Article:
A New Cutting-Edge Clinic to Join the Fight Against Cancer

When a cancer patient living in Hawai‘i requires specialized treatments for the disease, more often than not, it means traveling to the continental U.S. to receive it. In addition to enduring a long flight and dealing with the expenses associated with travel, patients are often separated from their families and home for extended periods, leading to unwanted anxiety and additional stress during an already difficult time.

Joe Ramos, UH Cancer Center Deputy Director

That scenario will soon be a thing of the past for many patients, as the University of Hawai‘ i Cancer Center (UH Cancer Center) will begin construction on an Early Phase Cancer Clinical Research Center (EPCRC), the first of its kind in the state, that will significantly improve patient access to experimental cancer treatments used in Phase 1 trials. These trials represent the first-in-human stage of developing new cancer treatments and are essential for patients not responding to existing therapies.

 “Phase 1 trials represent the cutting edge of cancer treatments and are often considered for patients who have a particularly challenging form of cancer or when standard treatments are unsuccessful,” said UH Cancer Center Deputy Director Joe Ramos. “Approximately, 7,000 people are diagnosed with cancer each year in Hawai‘i and we estimate that our new center will serve an estimated 100 to 200 patients annually.”

The EPCRC was made possible by a $6.5 million grant match from the National Institutes of Health (NIH) and $6.5 million approved by the Hawai‘ i State Legislature. The $13 million total will be used to construct the EPCRC within 17,000 square feet of existing shell space located in the state-of-the-art UH Cancer Center in Kaka‘ako.

Program development and the recruitment of faculty, physicians, nurses and pharmacists to staff the EPCRC is being handled as a joint venture between the UH Cancer Center, University of Hawai‘i (UH) and clinical partners in the Hawai‘i Cancer Consortium—which includes Hawai‘i Pacific Health, Kuakini Medical Center, the Queen’s Medical Center, Adventist Health Castle, and Hawaiʻi Medical Service Association (HMSA).

Study participants will check in with the reception desk upon entry to the facility

“We are extremely grateful for the tremendous support we have received from our collaborating physicians, the members of the Hawai‘i Cancer Consortium, NIH, our donors and our Legislature,” said Ramos. “I would like to especially give a call out to Senator Breene Harimoto, who was a champion of this project and unfortunately lost his battle with cancer last year.”

The EPCRC will also facilitate new avenues for basic cancer research and complement drug development already in place at the UH Cancer Center that focus on identifying anti-cancer compounds derived from natural products unique to Hawai‘i—creating an opportunity to translate basic discoveries into novel treatments for patients and further expanding the research capabilities of UH.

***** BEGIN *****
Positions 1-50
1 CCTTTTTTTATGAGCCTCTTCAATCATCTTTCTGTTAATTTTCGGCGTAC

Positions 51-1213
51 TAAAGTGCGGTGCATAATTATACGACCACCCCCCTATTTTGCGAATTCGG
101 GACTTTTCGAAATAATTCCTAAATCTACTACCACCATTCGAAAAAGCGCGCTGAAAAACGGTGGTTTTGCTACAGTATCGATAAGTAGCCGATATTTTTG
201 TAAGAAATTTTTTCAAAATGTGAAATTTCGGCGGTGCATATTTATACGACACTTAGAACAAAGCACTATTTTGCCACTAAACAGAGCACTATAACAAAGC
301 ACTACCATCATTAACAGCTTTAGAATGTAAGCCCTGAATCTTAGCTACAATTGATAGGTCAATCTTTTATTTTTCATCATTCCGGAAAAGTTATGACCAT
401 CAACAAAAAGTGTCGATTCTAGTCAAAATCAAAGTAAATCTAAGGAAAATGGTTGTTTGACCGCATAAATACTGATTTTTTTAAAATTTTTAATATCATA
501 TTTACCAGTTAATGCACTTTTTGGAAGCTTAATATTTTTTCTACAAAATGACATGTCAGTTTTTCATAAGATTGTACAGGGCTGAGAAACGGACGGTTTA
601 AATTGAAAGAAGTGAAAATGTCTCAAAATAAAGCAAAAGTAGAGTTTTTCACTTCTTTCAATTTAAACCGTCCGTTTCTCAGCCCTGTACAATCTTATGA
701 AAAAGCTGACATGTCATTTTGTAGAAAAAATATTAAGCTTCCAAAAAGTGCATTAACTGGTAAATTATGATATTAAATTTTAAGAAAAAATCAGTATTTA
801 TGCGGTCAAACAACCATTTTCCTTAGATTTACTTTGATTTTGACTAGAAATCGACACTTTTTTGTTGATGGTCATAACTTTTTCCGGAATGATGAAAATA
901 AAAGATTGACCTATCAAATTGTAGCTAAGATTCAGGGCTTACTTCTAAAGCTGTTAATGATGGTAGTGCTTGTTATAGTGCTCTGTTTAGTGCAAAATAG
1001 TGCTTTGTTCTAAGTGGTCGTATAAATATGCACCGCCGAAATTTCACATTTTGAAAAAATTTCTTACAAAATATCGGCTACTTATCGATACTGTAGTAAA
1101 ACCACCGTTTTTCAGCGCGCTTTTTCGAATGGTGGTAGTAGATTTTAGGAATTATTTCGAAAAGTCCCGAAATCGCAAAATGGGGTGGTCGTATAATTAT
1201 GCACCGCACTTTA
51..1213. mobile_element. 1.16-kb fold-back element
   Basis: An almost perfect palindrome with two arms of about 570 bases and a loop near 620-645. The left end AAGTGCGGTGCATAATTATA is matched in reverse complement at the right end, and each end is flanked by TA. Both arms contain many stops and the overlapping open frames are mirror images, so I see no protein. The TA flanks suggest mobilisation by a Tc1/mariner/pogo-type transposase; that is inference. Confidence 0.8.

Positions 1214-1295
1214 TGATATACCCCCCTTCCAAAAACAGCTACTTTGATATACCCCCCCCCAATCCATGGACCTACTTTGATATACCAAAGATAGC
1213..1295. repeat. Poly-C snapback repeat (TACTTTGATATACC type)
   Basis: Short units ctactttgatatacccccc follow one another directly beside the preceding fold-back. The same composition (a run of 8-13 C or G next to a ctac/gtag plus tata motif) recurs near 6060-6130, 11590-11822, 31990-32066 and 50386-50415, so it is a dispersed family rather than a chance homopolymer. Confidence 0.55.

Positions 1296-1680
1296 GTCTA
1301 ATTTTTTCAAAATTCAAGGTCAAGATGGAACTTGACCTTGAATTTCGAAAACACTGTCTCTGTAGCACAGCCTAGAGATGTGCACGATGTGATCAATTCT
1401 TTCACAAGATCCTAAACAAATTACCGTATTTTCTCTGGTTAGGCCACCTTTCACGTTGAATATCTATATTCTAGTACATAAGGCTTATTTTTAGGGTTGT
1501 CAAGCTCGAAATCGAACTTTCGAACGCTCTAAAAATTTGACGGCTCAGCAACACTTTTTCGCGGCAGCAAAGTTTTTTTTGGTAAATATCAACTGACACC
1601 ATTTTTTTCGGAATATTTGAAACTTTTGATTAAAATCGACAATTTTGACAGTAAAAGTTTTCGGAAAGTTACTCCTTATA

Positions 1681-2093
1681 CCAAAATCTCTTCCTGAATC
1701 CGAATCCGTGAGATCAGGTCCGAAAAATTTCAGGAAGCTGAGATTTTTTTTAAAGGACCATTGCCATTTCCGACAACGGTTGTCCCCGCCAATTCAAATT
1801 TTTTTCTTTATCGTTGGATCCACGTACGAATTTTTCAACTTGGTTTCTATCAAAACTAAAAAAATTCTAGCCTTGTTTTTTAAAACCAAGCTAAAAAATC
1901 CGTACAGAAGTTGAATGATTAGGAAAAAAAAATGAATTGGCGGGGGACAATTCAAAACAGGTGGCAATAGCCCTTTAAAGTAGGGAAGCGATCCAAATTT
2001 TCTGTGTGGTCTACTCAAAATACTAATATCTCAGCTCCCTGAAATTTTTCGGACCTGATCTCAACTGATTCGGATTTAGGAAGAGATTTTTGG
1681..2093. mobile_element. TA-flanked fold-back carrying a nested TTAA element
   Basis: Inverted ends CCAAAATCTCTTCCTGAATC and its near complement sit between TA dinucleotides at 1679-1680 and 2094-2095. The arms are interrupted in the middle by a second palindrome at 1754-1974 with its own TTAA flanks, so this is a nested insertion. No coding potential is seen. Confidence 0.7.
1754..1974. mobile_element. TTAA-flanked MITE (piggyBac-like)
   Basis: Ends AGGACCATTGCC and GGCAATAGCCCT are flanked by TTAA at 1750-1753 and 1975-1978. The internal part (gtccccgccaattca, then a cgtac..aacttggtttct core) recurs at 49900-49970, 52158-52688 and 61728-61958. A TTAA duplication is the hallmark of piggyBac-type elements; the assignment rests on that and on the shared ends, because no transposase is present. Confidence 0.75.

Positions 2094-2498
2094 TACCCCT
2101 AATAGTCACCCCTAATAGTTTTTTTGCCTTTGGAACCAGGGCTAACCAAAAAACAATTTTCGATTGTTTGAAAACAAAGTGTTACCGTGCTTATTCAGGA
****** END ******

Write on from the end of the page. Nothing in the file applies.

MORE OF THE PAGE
“We are also creating a ‘tumor organoid’ facility that will generate patient-based tumor models in the laboratory that are more representative of our unique population here in Hawai‘i, and thereby develop and test potential new treatments specifically with our population in mind,” added Ramos.

 Organoids are the very latest in pre-clinical analysis of cancer and are derived from patient biopsies. A specialized technique for examining cancer cells, organoids are used to test new drug leads, to identify molecular differences that cause disparities in cancer, and to identify the specific mechanisms that drive the cancer in different patients. By having this capacity located in Hawai‘i, there will be an opportunity to improve understanding of cancer and to better treat it specifically in the diverse ethnicities in Hawai‘ i.

By expanding research capabilities and capacity, researchers who will benefit from the EPCRC include faculty and students at UH Cancer Center and John A. Burns School of Medicine, other researchers in the UH System, as well as other Hawai‘i based institutions. More importantly, the resource will also provide substantial benefit to the people of Hawai‘i, including Native Hawaiians and LGBTQ individuals, generate knowledge about the efficacy of novel agents in diverse populations, facilitate access to novel trials, and provide a resource for research on tumor-derived organoids from a racially and ethnically diverse population.

The Early Phase Clinical Research Center will be located at the Ewa end of the existing UH Cancer Center facility
Patients will receive chemotherapy treatment in one of nine treatment areas within the center